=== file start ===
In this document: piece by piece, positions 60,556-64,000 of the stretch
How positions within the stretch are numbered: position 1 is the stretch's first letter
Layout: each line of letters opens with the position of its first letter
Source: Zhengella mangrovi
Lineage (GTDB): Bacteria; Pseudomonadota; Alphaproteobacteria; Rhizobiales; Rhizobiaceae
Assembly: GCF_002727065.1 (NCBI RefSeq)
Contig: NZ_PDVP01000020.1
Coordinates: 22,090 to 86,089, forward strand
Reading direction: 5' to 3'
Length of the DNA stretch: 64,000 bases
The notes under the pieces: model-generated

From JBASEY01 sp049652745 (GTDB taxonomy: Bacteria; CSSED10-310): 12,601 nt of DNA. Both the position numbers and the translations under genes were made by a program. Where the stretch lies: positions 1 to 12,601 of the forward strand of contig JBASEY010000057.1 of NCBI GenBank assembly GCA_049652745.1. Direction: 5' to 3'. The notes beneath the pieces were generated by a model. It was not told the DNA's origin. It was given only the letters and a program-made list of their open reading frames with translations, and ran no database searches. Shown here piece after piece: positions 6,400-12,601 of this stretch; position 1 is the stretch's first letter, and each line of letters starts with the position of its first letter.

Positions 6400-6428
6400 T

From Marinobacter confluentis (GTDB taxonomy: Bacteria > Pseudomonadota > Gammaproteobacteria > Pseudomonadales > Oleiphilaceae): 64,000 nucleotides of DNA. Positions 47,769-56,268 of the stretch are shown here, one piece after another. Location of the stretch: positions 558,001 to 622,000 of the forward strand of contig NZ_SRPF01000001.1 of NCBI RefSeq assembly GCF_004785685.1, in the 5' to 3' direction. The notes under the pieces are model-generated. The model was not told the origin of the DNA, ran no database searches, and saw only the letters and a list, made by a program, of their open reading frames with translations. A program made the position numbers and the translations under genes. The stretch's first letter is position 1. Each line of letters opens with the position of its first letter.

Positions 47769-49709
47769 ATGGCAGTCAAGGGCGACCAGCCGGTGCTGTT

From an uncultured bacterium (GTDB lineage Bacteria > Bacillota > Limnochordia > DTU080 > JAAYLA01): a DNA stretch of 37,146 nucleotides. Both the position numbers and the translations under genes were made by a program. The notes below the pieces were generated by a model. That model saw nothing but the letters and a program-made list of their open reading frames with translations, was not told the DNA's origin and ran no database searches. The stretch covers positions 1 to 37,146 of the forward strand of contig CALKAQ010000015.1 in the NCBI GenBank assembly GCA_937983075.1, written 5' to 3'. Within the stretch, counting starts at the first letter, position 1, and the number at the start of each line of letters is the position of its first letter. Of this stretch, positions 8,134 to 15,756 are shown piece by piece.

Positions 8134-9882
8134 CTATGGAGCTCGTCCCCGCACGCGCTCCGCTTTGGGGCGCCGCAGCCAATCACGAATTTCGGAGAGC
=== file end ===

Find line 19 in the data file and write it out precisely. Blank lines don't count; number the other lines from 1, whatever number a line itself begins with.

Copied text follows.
Positions 8134-9882